Many international organisations have expressed concern over violent attacks perpetrated by suspected cattle herders from the Fulani ethnic group in the central Nigerian state of Plateau early this week. The state government say more than 200 persons, including women and children, were killed in the military-style attack on 11 villages across three local government areas without the intervention of security forces.
Amnesty International (AI) has said by failing to hold murderers to account, the Federal Government was encouraging impunity that is fuelling rising insecurity across the country.
The Director Amnesty International Nigeria, Osai Ojigho, stated this in a report released by the organisation on Thursday.
AI stated that its independently verified estimated figures indicated that since January 2018 “at least 1,813 people had been murdered in 17 states, which is double the 894 people killed in 2017.”
Ojigho stated, “The death tolls reflect killings as a result of farmers-herders conflict, communal clashes, Boko Haram attacks and banditry.
“We are gravely concerned about the rising spate of killings across the country, especially the communal clashes between farmers and herders and attacks by bandits across at least 17 states.
“The authorities have a responsibility to protect lives and property, but they are clearly not doing enough going by what is happening.”
Ojigho added, “The latest incident in Plateau State, where armed gunmen attacked 11 villages on June 23 for at least seven hours and killed at least 200 villagers without intervention from security forces should be investigated.
“That the violence in Plateau started after an attack, which was followed by reprisals from Thursday, June 21 shows unacceptable security lapses.
“Despite the deployment of security forces, including the military in over 30 states, the escalation of these attacks shows that whatever is being done by authorities is not working.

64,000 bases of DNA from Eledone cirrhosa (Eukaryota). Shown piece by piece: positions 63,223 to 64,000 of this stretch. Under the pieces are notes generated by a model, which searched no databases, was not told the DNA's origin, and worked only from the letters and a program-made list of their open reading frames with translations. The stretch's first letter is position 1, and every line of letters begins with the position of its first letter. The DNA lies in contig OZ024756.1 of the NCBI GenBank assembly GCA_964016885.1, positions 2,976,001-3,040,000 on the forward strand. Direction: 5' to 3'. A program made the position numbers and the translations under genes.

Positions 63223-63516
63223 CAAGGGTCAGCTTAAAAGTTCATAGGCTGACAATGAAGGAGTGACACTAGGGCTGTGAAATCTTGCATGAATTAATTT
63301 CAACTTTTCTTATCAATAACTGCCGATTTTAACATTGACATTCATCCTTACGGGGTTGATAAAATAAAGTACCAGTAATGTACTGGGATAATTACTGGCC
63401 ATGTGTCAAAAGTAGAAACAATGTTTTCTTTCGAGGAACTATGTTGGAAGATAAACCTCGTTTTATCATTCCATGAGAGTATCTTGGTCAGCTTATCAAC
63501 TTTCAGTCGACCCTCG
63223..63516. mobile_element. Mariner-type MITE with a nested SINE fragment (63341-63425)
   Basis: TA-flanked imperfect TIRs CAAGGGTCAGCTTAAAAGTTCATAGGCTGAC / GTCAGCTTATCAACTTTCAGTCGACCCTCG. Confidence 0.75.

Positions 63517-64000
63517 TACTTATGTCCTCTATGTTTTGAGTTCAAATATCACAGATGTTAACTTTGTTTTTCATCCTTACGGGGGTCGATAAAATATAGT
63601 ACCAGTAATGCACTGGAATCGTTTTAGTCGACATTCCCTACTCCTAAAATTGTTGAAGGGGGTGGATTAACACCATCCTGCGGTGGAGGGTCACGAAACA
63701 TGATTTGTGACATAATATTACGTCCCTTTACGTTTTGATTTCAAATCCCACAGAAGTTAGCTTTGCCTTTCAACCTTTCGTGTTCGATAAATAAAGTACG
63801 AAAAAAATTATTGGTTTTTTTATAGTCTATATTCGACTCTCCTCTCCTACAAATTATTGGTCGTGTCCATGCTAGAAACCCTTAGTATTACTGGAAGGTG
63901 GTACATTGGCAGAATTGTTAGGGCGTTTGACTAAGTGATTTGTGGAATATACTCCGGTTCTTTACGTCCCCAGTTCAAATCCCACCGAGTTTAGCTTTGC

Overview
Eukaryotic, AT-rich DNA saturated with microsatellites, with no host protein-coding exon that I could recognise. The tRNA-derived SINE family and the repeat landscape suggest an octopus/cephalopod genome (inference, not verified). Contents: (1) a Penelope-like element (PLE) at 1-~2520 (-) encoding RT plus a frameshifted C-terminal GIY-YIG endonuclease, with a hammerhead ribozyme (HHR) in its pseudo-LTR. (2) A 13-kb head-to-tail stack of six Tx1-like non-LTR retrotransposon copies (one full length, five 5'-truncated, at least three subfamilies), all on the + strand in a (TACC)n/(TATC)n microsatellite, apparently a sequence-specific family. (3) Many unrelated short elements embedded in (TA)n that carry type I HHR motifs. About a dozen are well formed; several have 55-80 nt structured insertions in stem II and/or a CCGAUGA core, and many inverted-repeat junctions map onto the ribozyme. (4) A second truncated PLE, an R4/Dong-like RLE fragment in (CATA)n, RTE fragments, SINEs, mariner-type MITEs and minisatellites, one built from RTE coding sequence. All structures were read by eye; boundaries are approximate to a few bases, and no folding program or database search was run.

“There is urgent need for people who are suspected of committing crimes to be held accountable.
“We hope that President Buhari’s commitment to bring those suspected to be criminally responsible for the killings in Plateau State to justice will break the impunity that has spread through the country.
“In addition, government must answer these questions: who are these attackers, where do they come from, where do they go after attacks, who arms them, why is security forces’ response time very slow?”
He explained, “Amnesty International’s investigations show worrying details of how frequently the security forces failed to protect villagers. In all cases Amnesty International investigated, the attackers, usually arriving in their hundreds spend hours killing people and setting houses on fire and then disappeared without a trace.”
Amnesty International also expressed concerned about the impact of these killings on farming, especially with the affected villages and farmlands deserted because people fear going back to their homes.
“We are at the peak of farming season, and communities affected by this wave of violence are largely agrarian. But because of fear of attacks they have either been displaced or unable to cultivate their farms, therefore their major source of food and income threatened by the attacks,” said Osai Ojigho.
The organisation called on the Federal Government to address security lapses that “make it easier for the killers to carry out attacks and disappear.”
Many critics have alleged that the Buhari administration has been soft on the Fulani herdsmen because the president is of the same ethnicity as the suspected killers.
A trend has emerged of the pastoralists invading villages, killing residents indiscriminately and driving them away from their ancestral land which the herdsmen eventually occupy with their cattle. Original inhabitants who attempt to go back are killed by the occupiers. This has led critics to accuse the Fulani pastoralists of ethnic cleansing and genocide, which are international crimes according to the Rome Statue establishing the International Criminal Court.
The herdsmen have been carrying out a wave of killings in the country’s Middle Belt since the beginning of the year.
Victim groups have threatened to take the Federal government of Nigeria to The Hague for allegedly aiding and abetting genocide and ethnic cleansing.
In a related development, the UN Secretary-General has also condemned the attacks, in a press release issued by his spokesman on Thursday.
The statement read, “The Secretary-General is deeply concerned about the increasing frequency, intensity, complexity and geographic scope of violent conflict between farmers and herders, as well as related banditry, extortion and cattle rustling, in several countries across West and Central Africa.
“He condemns the resulting loss of life, property and livelihoods, as well as population displacement, which undermines peaceful coexistence between communities in many of the affected countries. It is also detrimental to regional stability.
“The Secretary-General stresses that all attacks targeting civilians violate international humanitarian law.”